8. Vitalism.

The second component of a Montpellier medical education that Pinel absorbed was a particular theory of  psychophysiology, sometimes referred to as Vitalism. The vitalists, in contrast to the iatromechanists and animists saw the organs of the body themselves as centers of activity.   They argued  that the automatic, or what we would call autonomic, activities of the organs of the body were governed by a vital principle, the specific nature of which they could not describe. Health for the Vitalists was an equilibrium between the activity of the organs and illness an imbalance. This was as true of mental illness as it was of physical illness. Certain regional centers such the head, the epigastrium and the pelvis were  of particular importance in vitalist physiology. The epigastrium was regarded as a center with reciprocal connections to many other organs. As a result of this the epigastrium was, in the words of a Montpellier doctor,  "excited by the different sensations that make us experience our needs and by the concern with which we try to provide for them [Encyclopédie, 5, 792]." Its role in exciting the passions  was of particular importance to Pinel because as "everyone" knew "… annoyance, sadness and even pleasure and joy make a sensible impression on the cavity of the stomach."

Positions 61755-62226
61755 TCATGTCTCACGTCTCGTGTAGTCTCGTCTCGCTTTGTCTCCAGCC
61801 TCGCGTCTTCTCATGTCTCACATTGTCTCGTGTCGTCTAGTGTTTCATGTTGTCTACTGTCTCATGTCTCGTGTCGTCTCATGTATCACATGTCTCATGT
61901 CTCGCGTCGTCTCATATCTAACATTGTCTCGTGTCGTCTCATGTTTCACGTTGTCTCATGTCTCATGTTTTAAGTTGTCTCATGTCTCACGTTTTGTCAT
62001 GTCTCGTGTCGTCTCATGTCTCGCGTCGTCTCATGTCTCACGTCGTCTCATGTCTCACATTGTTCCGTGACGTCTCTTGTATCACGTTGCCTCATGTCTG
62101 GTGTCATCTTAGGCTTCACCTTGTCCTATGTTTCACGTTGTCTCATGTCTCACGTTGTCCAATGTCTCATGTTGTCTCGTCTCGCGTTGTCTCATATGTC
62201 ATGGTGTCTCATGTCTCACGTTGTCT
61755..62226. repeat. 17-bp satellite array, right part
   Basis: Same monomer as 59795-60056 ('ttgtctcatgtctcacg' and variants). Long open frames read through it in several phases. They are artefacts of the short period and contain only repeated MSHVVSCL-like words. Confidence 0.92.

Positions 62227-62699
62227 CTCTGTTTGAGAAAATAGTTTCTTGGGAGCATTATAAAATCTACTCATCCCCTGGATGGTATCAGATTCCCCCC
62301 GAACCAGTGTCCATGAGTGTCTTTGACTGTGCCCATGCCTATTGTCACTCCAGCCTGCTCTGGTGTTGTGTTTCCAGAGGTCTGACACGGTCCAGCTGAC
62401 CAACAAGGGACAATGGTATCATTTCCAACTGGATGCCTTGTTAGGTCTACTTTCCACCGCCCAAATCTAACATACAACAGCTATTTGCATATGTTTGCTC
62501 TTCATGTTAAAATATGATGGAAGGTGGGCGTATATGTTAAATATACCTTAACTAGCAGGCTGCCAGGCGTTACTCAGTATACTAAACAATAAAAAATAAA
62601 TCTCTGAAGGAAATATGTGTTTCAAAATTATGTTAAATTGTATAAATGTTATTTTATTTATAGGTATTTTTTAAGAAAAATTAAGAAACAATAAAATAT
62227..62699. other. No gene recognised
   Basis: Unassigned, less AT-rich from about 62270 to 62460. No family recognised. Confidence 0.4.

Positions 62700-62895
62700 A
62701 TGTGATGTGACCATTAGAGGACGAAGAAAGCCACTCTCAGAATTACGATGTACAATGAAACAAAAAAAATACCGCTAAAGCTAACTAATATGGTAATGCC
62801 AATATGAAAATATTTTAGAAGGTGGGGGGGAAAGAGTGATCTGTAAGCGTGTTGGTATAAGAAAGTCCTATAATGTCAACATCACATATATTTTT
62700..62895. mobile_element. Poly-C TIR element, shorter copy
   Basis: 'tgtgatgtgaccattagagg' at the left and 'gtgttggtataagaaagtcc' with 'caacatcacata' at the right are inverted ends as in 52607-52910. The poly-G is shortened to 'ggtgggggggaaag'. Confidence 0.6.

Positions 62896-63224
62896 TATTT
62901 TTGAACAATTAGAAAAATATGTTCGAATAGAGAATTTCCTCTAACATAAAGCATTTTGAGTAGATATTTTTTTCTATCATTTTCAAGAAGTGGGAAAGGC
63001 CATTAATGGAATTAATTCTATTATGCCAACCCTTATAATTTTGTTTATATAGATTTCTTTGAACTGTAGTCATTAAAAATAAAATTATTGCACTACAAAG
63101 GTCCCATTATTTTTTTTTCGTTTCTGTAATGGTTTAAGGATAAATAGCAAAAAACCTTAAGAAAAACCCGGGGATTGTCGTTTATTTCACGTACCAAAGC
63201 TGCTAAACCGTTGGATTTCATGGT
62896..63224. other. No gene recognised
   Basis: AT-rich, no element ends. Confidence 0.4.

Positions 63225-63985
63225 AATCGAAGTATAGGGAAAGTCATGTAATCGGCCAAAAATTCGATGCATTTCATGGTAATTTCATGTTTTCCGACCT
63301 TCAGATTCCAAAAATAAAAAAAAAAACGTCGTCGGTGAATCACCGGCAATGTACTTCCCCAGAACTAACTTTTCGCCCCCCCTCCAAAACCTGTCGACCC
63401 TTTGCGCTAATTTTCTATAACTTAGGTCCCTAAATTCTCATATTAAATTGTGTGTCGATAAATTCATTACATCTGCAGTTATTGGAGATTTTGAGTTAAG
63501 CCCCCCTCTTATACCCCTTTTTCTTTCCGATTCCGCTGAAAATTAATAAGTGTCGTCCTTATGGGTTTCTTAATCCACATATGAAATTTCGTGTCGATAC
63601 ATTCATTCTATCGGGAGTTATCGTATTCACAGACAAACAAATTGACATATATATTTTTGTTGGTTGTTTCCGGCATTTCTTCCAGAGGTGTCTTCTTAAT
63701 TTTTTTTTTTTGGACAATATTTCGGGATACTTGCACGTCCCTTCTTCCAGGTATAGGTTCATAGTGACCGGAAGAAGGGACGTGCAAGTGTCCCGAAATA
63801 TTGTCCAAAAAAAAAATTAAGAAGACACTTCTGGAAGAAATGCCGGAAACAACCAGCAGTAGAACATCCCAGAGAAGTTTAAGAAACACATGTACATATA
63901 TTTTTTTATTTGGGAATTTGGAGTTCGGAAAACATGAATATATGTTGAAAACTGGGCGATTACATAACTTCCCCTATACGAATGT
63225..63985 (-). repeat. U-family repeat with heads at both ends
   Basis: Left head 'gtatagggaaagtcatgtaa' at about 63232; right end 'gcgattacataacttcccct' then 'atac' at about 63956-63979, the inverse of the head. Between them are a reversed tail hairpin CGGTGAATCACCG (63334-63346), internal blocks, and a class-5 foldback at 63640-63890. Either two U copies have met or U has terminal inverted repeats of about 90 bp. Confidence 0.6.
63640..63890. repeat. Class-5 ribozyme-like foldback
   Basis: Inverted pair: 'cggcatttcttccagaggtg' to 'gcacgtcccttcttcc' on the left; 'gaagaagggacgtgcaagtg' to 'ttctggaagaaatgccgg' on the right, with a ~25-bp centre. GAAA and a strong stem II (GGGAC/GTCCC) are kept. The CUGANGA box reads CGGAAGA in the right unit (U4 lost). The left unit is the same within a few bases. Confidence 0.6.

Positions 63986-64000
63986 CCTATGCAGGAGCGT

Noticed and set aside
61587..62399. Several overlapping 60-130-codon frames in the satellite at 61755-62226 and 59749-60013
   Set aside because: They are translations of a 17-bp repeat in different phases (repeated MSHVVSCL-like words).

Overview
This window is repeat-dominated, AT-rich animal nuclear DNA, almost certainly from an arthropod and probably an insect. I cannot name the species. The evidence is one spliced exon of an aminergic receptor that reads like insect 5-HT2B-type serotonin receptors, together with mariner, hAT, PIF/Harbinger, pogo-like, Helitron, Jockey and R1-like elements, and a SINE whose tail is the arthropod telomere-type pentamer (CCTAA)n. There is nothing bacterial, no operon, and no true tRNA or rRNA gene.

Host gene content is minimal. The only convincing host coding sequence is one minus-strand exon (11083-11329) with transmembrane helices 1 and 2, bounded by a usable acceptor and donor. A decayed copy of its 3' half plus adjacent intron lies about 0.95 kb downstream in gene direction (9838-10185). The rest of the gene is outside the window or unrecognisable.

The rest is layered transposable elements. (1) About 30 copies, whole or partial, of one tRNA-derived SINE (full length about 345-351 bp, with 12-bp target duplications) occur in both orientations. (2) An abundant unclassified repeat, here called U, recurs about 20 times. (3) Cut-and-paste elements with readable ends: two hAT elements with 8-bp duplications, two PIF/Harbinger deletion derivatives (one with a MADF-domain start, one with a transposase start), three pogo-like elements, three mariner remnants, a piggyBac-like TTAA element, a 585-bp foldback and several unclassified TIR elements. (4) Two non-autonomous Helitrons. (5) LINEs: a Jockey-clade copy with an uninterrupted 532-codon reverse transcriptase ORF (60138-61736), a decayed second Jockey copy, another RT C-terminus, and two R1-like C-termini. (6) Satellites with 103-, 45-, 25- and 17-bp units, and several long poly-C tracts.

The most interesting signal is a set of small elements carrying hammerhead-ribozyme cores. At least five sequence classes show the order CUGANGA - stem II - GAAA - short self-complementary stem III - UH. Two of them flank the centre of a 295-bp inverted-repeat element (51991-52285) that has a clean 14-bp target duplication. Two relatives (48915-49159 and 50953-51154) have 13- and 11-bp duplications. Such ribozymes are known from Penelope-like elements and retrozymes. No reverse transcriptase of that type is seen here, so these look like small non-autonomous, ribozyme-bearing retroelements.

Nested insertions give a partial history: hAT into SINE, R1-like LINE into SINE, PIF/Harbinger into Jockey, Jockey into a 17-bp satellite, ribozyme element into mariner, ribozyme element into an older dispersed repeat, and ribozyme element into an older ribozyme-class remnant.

My views about how seriously Pinel took this psychophysiology and how important it was to his ideas differ from the views of other scholars. While Paul Bercherie has argued that  Pinel's originality lay in the gap he allowed between observation and explanation, I would suggest that this explanatory physiological model was important to Pinel.  Moreover while this psychophysiology has been dismissed by Jacques Postel  as  a pathogenic metaphor, and  as a  “phantasmagoric physiology" by Swain and Gauchet [epigastrium malingering], I would argue that taking these peculiar eighteenth century ideas, which Pinel referred to as "modern physiology," seriously allows one to better understand how  Pinel could see mania as curable and could establish the possibility of psychological treatment. 

 15. Pinel remembers Montpellier.

Looking back at age 67 on his years at Montpellier, Pinel remembered working very hard to absorb as much of what Montpellier had to offer as he could. … [Weiner, 1999, 40-1]. In 1778 after four years at Montpellier, Pinel made his way to Paris, learning English, so the story goes, from a fellow student as they walked across France. When Pinel reached Paris, he was unable to obtain a medical license and spent the next fifteen years teaching mathematics, translating English texts, and editing a medical journal. Between 1783 and 1788 he also worked at a maison de santé, which provided care for mentally ill relatives from wealthy families. It was only in 1793 at the height of the Terror that he was appointed physician to the Bicêtre. While he was influenced by many other things during this fifteen year period, his early exposure to the distinctive ideas taught at Montpellier shaped his reception of those ideas and prepared him to take up his responsibilities at Bicêtre  .